Ginny & Georgia: A Gen-Z Gilmore Girls?

There’s nothing like a campy drama-filled show to binge, filling up the endless quarantine days. Luckily Netflix knows this and has released a show called “Ginny & Georgia.” The show revolves around the relationship of Ginny – short for Virginia – and her young mother Georgia. The pair, along with Ginny’s younger brother Austin, move from Texas to Massachusetts for a fresh start after Georgia’s husband dies in a suspicious manner. We learn that life is not always as it seems and that appearances can be deceiving. 

The acting – in particular that of Brianne Howey who plays Georgia – can feel at times over the top. However, there is a reason for this first impression. Georgia is motivated by the idea of giving her children everything that she went without – by any means necessary. She is fun, impulsive and as her love interest notes “a once-in-a-lifetime woman.” 

Georgia’s desire to keep up with the Wellsbury moms has the propensity to frequently get her in trouble. Part of Georgia’s appeal is her quick ability to find ways to get out of tricky situations. Ginny – played by Antonia Gentry – is a quiet and observing force of nature. With a swift look, Ginny is able to convey all of her emotions. She is sure of herself, at least in a way that is not typical of teenagers who are just learning who they are. Ginny thinks she knows what she wants but like her mother, she is one good reason away from changing the trajectory of her life. 

Ginny’s friend Maxine, an out and proud yet unexperienced teenage lesbian, is hilarious, theatrical and complex all at once. “Ginny & Georgia,” does not shy away from sensitive topics, instead tackles issues that every day teenagers go through. The show introduces themes of racism, misogyny, body dysmorphia and self-harm, but in a way that is relatable for young viewers to identify with. 

While the show does introduce these topics, they address them in an un-fleshed manner, leaving more to be desired. Ginny – one of a few Black students at her school – faces racism and microaggressions from her teachers and other students. It’s necessary to have included these instances, but there is no resolution and Ginny is left feeling distraught. These scenes can be triggering for people who experience racism daily, especially because Ginny is usually left to fend for herself. Her friends, who are sometimes the perpetrators of the harm put on Ginny, do nothing to address the racist incidents that Ginny experiences. Though Georgia is always ready to defend Ginny, she also doesn’t do as much as she could to address the microaggressions that her biracial daughter faces. There is the inclusion of controversial story lines and jokes that have not been well received.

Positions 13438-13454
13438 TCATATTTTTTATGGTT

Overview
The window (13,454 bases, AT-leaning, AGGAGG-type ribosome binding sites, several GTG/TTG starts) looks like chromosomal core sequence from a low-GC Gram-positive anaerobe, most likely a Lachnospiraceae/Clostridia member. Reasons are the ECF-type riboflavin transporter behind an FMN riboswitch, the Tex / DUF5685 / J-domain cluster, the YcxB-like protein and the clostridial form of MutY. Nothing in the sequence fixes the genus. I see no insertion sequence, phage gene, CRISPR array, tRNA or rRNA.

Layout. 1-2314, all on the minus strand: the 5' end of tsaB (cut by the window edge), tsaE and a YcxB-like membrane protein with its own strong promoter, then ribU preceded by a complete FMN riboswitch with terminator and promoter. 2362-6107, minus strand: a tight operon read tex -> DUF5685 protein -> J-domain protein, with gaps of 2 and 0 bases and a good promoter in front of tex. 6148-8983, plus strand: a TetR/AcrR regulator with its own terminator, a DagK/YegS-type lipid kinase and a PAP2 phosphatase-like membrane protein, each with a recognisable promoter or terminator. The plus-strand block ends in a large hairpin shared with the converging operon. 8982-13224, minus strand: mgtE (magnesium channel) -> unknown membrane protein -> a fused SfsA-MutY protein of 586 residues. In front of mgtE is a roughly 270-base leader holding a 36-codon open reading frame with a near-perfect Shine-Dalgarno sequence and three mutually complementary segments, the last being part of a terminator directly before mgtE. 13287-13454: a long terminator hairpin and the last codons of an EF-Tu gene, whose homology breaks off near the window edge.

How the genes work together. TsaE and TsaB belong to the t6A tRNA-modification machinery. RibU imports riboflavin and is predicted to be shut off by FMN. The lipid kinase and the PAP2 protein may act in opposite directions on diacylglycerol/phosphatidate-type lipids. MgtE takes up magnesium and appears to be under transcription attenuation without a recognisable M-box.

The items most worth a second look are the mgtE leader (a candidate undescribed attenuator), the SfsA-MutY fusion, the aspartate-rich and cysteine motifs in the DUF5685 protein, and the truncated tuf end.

“Ginny & Georgia,” is a wild ride from start to finish. It’s an easy show to binge-watch since the characters are so likeable. Though Georgia has some downfalls, the audience is pushed to root for her success. The show has been equated to “Gilmore Girls,” because of the strong mother-daughter relationship. However, it goes further than “Gilmore Girls,” and creates an interesting space that intersects race, misogyny, classism and many other themes. Ultimately this is a show with something for everyone. Viewers have shown this. A cursory glance at the Netflix Top 10 list will show that “Ginny & Georgia,” is currently in second place for “most watched.” Viewers are drawn to this show for a myriad of reasons. To check it out, one can watch this fun and exciting 10-episode season on Netflix.

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